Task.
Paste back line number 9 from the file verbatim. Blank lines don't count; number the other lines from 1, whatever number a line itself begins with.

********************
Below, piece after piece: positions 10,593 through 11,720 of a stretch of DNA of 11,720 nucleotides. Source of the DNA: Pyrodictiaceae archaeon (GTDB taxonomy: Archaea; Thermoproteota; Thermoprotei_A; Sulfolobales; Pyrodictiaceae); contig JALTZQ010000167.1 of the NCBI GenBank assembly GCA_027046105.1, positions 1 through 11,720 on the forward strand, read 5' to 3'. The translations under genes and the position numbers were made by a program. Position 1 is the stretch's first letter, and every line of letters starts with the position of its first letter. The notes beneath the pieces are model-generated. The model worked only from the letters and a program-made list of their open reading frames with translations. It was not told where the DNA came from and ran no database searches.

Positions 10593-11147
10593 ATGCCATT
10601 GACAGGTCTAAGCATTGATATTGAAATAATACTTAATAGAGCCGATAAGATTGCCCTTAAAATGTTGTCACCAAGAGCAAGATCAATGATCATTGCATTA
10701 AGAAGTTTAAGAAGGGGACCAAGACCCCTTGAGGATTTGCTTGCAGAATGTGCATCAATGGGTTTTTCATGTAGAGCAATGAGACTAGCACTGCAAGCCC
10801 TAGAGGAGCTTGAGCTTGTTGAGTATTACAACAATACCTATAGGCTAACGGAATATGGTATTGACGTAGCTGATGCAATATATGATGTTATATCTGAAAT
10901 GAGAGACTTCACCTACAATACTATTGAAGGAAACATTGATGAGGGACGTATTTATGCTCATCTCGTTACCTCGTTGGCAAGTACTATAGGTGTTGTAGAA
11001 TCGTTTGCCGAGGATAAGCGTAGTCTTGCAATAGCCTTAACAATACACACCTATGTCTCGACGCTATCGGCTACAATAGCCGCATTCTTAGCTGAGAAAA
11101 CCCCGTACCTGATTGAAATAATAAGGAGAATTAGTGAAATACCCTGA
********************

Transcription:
11101 CCCCGTACCTGATTGAAATAATAAGGAGAATTAGTGAAATACCCTGA